Allow me to walk you through more on the whys and hows of pickleball’s egalitarian brilliance, as well as the who, what and where of the local pickleball scene. This is a beginner’s guide, crafted by a beginner for beginners, so please keep that in mind.

Let’s begin with five core truths.

On the typical "club day" at Brommer Park, the ages and abilities of players run the gamut.
(Kevin Painchaud / Lookout Santa Cruz)


(1) Anyone can play with anyone

There is something fun about teaching pickleball to others that I’ve never seen work in golf, football, softball or even cornhole, where a newbie inevitably hucks a bean bag into someone else’s yard or into the bowl of potato salad.

The closest thing to immediate intuitive success I can recall might be tossing a soccer ball in front of a dozen 5-year-olds on a wide-open, grassy field and yelling, “Go get it!”

The main reason is the game’s simplicity. Everyone can immediately understand the basic goal: a back-and-forth battle across the net within the lines. And the first truth you learn about pickleball is that it’s more of a dink game than a slam game.

For those of us who grew up playing some tennis in the Andre Agassi era, it’s a hard truth to accept and one we’ll perhaps wrestle with till we’re in the grave. But it provides an easy entry point for newbies, tapping the ball gently back and forth — and a great base setting for teaching the rules, techniques and oddities of the game.

While playing with people your own level is still a smart approach to pickleball, it’s far easier than most other sports for advanced players to adjust to newcomers — and still have fun by working on their dink game and watching brand-new players blossom before their eyes in a matter of minutes.

The two favorite “anyone can play this game” stories I’ve heard: The 94-year-old who plays just great, as long as you give him two bounces, and the man who refuses to quit despite his Parkinson’s disease. My friend Charlie says he loves to go play with him and make sure no oponents are meanly lobbing the ball over his head.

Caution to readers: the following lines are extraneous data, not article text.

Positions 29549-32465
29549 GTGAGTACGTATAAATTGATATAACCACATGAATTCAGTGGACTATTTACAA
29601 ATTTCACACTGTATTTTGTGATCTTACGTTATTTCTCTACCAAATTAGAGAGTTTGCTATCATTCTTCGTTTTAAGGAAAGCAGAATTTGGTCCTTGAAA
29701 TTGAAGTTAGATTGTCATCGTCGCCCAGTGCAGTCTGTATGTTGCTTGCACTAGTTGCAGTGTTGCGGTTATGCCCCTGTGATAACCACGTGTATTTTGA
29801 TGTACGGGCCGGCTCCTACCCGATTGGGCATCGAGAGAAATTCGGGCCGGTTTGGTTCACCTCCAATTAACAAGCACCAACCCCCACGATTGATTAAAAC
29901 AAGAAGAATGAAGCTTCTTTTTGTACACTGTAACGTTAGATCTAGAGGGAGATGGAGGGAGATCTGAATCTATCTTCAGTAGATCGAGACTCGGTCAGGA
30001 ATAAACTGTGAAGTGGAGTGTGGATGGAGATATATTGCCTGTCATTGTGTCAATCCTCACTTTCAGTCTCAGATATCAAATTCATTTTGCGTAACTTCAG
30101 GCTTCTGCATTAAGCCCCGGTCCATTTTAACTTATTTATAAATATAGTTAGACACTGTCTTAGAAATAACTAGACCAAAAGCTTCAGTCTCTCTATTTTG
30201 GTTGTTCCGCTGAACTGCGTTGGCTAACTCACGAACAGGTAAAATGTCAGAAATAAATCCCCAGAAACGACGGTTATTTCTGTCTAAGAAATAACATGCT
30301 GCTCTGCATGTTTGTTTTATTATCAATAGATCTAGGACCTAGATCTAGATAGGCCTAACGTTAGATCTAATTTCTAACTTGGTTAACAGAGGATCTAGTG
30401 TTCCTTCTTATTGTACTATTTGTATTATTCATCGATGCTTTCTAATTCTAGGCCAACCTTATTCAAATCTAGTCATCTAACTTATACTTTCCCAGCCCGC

This Brommer Street "club day" participant wasn't too macho to talk smack from the swings.
(Kevin Painchaud / Lookout Santa Cruz)


(2) Complete stranger smack talk is immediate

And, frankly, required. I’ve yet to meet anyone too uptight to not enjoy a fun-loving “You guys gonna start playing already?” directed at the team down 5-0. That’s just a starting point with someone you just met. When you play with friends, the smack possibilities turn Richter.

Unlike tennis, where singles play gets all the glory — and sets a tone for seriousness — most of pickleball’s personality is forged in doubles. Mainly, I think, because it’s more fun and gets more people playing. Twice the people, twice the possible smack talk, laughs and shenanigans.

There’s an uncanny social quality to pickleball that’s organic — people pick up on the banter and kooky camaraderie right away. The most common thing I hear when someone tries to explain the sport to the uninitiated is, “It’s really social.”

Which explains why “club days” are a big thing around this county and probably everywhere else across the map. Getting people together to laugh and sweat and compete a bit — especially outside in lucky geographies such as this one — is an excellent thing.

Playing it on the bounce out of "the kitchen."
(Kevin Painchaud / Lookout Santa Cruz)


(3) It’s ‘choose your own output’ on this oddly level playing field

I’m part of a group that discovered pickleball mainly as a surfing replacement for early mornings when the ocean isn’t cooperative. So we tend to be the types looking for an exercise substitute, and the activity level in those matchups can get pretty frothy.

I sweat fast and furious because my favorite thing to do out there on the pickleball court so far — beyond channeling my inner Agassi circa 1990 with topspin bashes (sometimes into the fence) — is running around the court like a wild boar after any loose ball.

Beyond channeling my inner Agassi circa 1990 with topspin bashes (sometimes into the fence), my favorite thing is running around the court like a wild boar after any loose ball.

But that’s not a necessary approach. A lot of times, one person on a doubles team has some of that same instinct and does the chasing. Other times, neither person plays the quick chase game and instead remains a solid force at the net and relies more on opponent anticipation.

The court being as small as it is — one half of one side of a normal tennis court — equalizes a lot of the athleticism or mobility advantage one team might have on, say, a full tennis surface.

One of my buddies is still playing even though he’s a few months away from a knee replacement, and we often tease him that it looked like he went after a ball using a walker. But he has made up for his mobility issues by sharpening other key skills — quick hands, opponent anticipation — and he more than gets away with it.

It explains why matchups that span the age and apparent fitness-level spectrum — ones you go into thinking, “This might not work out very well” — inevitably work out just fine. And if they don’t? You just switch up the teams. No big deal.

Club days bring out the masses at Brommer Street Park.
(Kevin Painchaud / Lookout Santa Cruz)


(4) There is one thing not so ‘OK’ here: Scoring

I’ve come to call it picklebrain. It would be easy to blame it on the 6 a.m. hour we often start at, but it happens just as frequently at other hours.

How it works: You can’t remember the dang score!